Eulogy to Grey Kitty

Things change.  Back from a ten day trip, I spent the morning picking up the water bowl, the food bowl, cleaning out the litter pan, putting the towels and sheet used for bedding in the laundry, uncovering the furniture in her “sick” room.  Then I sat alone at my writing table thinking about all the times that sitting there would have guaranteed a cat in my lap within a couple minutes.  I will miss her and she was a good cat.

She came to us as a kitten, found alone by one of my daughters in a city parking lot.  She was very young, very scared and spent the first week hiding under my daughter’s bed.  We weren’t sure if she would make it.  What a way to start.  I think her memory of that contributed to her quietness, her timidity, her reclusive nature.  She grew to tolerate other cats but was never one to initiate friendship or cuddle up to any of them.  She grew to trust some people and be affectionate but that trust had to be earned. The sound of strangers in the house always made her disappear. She would come out from her hiding place when things got quiet again.

her magnificent green eyes and a pretty white bib

her magnificent green eyes and a pretty white bib

When my daughter moved away to school she left Grey Kitty with me, which was fine since I had grown fond of her.  I had inherited another cat from my second daughter and it would have been nice if they had gotten along but they didn’t.  They fought like, well, like cats.  They had both grown up being “only cats” and didn’t want to share their humans.  We had to keep them separated or there were consequences of loud cat growls and tufts of fur everywhere.  Once when we were away they were accidentally shut in the same room.  We found them sitting quietly in opposite corners pretending nothing had happened, but the room told a different story, way different.  I thought they might have gotten it out of their system and become friends, but no.

Grey Kitty was hesitant about all kinds of things.  There was the usual cat maneuver of standing in front of an open door, debating whether or not to go through.  She had the nervous tail tic.  It drove me crazy and I would sometimes pick her up and make the decision for her.  But most of the time, in deference to our friendship, I just waited until she either bolted out or sauntered in the other direction.  I think my willingness to let her be who she was made her like me as much as she did.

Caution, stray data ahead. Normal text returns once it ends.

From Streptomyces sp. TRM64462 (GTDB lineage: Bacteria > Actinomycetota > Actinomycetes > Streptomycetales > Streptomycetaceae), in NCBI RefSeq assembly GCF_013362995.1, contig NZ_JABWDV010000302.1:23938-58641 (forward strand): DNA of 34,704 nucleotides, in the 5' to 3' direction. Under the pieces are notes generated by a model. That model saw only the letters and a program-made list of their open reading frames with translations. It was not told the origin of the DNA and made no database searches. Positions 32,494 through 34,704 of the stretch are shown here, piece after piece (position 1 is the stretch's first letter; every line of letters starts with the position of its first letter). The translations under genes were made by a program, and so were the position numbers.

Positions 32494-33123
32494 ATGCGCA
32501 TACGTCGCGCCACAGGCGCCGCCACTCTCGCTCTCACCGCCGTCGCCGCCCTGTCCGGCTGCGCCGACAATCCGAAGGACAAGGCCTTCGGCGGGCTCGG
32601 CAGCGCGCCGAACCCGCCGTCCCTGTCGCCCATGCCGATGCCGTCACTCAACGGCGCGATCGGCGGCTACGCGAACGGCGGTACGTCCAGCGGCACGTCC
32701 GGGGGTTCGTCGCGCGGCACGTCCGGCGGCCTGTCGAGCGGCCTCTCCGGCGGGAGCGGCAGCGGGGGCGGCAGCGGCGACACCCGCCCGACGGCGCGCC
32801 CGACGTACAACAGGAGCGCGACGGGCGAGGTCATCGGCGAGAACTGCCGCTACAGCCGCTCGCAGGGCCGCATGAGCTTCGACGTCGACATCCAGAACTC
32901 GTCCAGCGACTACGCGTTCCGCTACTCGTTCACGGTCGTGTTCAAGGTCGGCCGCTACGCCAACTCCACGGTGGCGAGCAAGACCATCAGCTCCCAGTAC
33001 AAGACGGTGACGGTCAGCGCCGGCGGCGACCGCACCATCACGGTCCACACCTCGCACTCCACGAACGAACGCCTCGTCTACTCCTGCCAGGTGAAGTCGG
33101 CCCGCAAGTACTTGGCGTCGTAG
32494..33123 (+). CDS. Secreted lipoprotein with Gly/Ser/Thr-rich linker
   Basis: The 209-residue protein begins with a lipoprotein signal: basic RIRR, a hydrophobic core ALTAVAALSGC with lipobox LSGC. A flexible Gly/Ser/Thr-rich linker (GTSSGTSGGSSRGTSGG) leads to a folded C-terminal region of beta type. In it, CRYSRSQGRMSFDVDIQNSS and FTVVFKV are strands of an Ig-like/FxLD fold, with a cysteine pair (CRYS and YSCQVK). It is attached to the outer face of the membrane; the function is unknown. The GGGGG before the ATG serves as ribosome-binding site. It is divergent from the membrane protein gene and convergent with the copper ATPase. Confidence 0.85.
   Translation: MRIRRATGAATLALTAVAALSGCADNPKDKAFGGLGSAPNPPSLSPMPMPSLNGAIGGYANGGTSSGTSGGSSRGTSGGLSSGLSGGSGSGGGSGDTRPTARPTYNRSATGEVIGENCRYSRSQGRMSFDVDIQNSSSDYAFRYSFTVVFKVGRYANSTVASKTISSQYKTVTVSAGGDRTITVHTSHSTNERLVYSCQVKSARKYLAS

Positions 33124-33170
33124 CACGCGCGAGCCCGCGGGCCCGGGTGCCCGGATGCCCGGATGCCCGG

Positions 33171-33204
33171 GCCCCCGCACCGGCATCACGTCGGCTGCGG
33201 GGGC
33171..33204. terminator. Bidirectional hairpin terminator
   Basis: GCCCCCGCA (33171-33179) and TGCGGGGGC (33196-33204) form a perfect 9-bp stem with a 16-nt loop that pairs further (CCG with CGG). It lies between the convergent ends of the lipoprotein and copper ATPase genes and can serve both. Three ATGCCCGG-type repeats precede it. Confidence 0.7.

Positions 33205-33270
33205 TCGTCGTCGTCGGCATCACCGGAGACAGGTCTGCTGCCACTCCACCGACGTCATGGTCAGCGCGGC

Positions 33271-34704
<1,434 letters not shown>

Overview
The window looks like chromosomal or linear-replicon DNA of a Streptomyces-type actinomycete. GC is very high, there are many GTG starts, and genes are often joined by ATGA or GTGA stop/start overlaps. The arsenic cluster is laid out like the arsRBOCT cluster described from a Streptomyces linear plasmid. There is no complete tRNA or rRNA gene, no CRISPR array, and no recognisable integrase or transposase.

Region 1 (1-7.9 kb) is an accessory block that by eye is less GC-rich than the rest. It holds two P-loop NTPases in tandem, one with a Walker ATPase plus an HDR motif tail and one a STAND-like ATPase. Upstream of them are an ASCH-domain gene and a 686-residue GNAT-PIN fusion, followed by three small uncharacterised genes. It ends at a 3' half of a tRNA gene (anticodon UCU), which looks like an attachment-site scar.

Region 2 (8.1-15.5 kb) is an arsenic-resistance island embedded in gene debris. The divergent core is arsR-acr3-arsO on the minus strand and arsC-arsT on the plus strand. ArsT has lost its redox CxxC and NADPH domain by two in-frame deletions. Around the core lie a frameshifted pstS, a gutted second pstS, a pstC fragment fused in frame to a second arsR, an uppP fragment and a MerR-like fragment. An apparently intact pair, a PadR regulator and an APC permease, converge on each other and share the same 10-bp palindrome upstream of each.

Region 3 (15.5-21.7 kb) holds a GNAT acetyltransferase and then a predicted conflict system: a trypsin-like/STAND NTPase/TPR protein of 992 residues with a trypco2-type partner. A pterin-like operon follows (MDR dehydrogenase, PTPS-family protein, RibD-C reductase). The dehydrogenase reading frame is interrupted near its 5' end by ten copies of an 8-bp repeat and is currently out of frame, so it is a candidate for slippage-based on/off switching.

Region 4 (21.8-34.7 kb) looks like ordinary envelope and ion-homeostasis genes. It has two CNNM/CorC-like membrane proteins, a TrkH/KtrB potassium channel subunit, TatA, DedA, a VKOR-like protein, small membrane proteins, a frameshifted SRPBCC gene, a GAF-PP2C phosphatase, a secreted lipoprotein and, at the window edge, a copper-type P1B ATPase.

She had patience with me as well,  Many times she would come up on my lap and get settled for a good sleep and minutes later I would have to get up to answer the phone.  She had patience in the kitchen. She knew the sound of pans rattling and cans opening and would appear at mealtime.  After circling my feet for several minutes in an attempt to get my attention (trip me) she would sit quietly and look at me with her best stare.  The stare would continue right up through the meal until the husband would relent and give her a small bite of people food.

One day, years ago, I thought I had accidentally killed her.  She was in the garage when I closed the door automatically and turned my back to go into the house.  For some reason she waited until the last second to try leaving and got caught under the door.  When I looked again I could only see the back half of her and the door was down.  She evidently had been crouching low and hadn’t triggered the safety beam.  I slapped the control and ran to get her but she ran out faster than I could get there.  I was pretty worried about her but decided if she could move that fast she probably didn’t have a broken neck.  She was always a little leery of the garage door after that.

As she grew older, she began to be a very picky eater.  Dry cat food was not good enough.  Canned cat food was better, but only certain kinds.  She started losing weight, and her breath smelled awful.   Tests at the vet’s office showed kidney disease, so we tried various brands of special food.  She didn’t like any of them.  Finally, to keep her from starving I let her eat anything she would eat.  She was pitiful, and her soft meow changed into a more raucous sound that was disturbing and insistent.  I think she had nausea.